Accident Cessna 182D Skylane N9021X, Monday 2 October 2017
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Date:Monday 2 October 2017
Type:Silhouette image of generic C182 model; specific model in this crash may look slightly different    
Cessna 182D Skylane
Registration: N9021X
MSN: 18253421
Year of manufacture:1961
Engine model:Continental O-470-L
Fatalities:Fatalities: 1 / Occupants: 2
Other fatalities:0
Aircraft damage: Substantial
Location:Aeropuerto de Isla Grande (TJIG), San Juan -   Puerto Rico
Phase: Landing
Departure airport:Charlotte Amali, VI (STT)
Destination airport:San Juan-Fernando Luis Ribas Dominicci Airport (SIG/TJIG)
Investigating agency: NTSB
Confidence Rating: Accident investigation report completed and information captured
The private pilot and pilot-rated passenger were approaching the airport for landing during a personal flight; the tower controller cleared the airplane to land behind a flight of two Blackhawk helicopters. The passenger reported that he and the pilot visually acquired the helicopters and were instructed by the controller to perform s-turns for spacing during final approach. As the airplane crossed the runway threshold, the passenger noted that the helicopters were clearing the runway. The airplane then encountered a "heavy downdraft" followed by a "burst" that pitched the airplane to the left. The pilot subsequently initiated a go-around, during which the airplane encountered another "burst," pitched up, rolled inverted, and collided with the ground between the runway and taxiway. The passenger reported that there were no mechanical anomalies with the airplane and that the engine was performing normally. The pilot died in the hospital the day after the accident.

Although the controller cleared the airplane for landing following the helicopters, Federal Aviation Administration guidance on wake turbulence avoidance states that, if a pilot accepts a clearance to visually follow a preceding aircraft, the pilot accepts responsibility for both separation and wake turbulence avoidance. The circumstances of the accident are consistent with the airplane encountering wake turbulence from the landing helicopters, and it is likely that, had the pilot maintained greater separation from the helicopters or conducted a go-around earlier, the airplane would not have encountered the wake vortices that resulted in the loss of control.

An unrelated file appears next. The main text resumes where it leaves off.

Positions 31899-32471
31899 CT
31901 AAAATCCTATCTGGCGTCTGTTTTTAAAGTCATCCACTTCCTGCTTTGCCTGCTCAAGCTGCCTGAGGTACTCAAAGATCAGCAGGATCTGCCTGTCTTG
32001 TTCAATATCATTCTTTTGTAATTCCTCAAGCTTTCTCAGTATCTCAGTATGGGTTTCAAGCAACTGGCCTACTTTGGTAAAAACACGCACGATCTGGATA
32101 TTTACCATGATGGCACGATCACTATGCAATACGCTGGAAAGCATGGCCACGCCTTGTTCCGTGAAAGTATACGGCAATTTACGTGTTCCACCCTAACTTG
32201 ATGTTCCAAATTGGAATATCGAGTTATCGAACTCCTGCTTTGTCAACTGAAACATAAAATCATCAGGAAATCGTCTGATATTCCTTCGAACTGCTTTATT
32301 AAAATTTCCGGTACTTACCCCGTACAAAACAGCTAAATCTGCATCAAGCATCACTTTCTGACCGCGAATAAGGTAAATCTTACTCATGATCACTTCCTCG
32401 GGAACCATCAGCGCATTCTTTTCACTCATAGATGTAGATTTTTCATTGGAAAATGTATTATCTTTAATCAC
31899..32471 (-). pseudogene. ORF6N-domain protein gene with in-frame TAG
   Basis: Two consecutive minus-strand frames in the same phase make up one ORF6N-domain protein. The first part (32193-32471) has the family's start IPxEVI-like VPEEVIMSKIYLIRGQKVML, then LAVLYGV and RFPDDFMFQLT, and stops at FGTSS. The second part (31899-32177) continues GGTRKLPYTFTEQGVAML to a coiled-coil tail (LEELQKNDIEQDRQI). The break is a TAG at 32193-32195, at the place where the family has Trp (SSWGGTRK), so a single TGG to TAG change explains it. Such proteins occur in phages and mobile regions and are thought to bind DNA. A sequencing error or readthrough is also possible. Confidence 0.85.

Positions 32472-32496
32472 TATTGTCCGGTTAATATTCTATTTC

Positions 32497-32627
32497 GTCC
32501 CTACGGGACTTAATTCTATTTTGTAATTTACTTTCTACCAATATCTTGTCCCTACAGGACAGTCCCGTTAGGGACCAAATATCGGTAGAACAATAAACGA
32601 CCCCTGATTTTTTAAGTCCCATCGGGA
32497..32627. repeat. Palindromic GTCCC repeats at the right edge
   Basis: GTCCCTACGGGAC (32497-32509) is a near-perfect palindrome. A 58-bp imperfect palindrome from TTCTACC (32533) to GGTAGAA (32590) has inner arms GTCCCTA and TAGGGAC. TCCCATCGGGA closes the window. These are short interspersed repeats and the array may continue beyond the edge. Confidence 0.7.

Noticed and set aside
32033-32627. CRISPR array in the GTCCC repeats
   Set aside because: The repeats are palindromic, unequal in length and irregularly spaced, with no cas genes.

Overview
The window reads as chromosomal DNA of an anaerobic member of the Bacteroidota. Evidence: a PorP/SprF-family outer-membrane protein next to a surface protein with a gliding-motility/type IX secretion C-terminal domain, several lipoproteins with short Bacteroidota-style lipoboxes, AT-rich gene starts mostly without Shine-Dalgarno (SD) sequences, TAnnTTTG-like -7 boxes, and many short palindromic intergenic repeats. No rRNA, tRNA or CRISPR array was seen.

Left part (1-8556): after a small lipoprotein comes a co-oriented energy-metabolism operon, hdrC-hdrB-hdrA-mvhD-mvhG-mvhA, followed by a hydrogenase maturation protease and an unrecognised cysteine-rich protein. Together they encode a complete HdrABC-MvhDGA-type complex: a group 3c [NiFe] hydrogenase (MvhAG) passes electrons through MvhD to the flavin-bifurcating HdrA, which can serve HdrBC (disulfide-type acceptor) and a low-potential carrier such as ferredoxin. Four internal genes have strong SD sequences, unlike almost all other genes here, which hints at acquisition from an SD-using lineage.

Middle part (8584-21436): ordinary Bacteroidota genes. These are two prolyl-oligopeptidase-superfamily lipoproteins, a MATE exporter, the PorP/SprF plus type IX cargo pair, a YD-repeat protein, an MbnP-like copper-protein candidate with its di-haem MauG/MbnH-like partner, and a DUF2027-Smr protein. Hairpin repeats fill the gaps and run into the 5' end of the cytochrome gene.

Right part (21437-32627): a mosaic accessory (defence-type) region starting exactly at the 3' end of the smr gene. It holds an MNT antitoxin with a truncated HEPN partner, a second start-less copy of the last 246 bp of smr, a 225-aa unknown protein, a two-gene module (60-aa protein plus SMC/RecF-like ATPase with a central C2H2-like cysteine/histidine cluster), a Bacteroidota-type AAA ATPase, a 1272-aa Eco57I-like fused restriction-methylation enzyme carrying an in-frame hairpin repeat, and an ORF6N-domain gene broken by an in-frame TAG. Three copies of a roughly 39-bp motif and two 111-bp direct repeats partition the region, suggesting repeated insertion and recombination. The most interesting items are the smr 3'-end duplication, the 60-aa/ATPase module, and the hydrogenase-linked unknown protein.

Probable Cause: The pilot's failure to maintain adequate distance from helicopters during the approach for landing, resulting in an encounter with wake turbulence and subsequent loss of control.

Accident investigation:
Investigating agency: NTSB
Report number: ERA18LA002
Status: Investigation completed
Duration: 1 year and 9 months
Download report: Final report


FAA register:



Revision history:

02-Oct-2017 17:25 gerard57 Added
02-Oct-2017 17:26 harro Updated [Aircraft type, Cn]
02-Oct-2017 17:34 gerard57 Updated [Aircraft type, Registration, Source, Damage, Narrative]
02-Oct-2017 17:36 harro Updated [Aircraft type, Cn, Source]
02-Oct-2017 21:23 Geno Updated [Location, Destination airport, Source]
04-Oct-2017 09:33 Iceman 29 Updated [Source, Embed code]
05-Oct-2017 15:39 gerard57 Updated [Total fatalities, Narrative]
15-Jul-2019 18:02 ASN Update Bot Updated [Time, Departure airport, Destination airport, Source, Narrative, Accident report, ]
15-Jul-2019 18:32 harro Updated [Destination airport, Source, Narrative]
15-Jul-2019 18:33 harro Updated [Source, Accident report, ]

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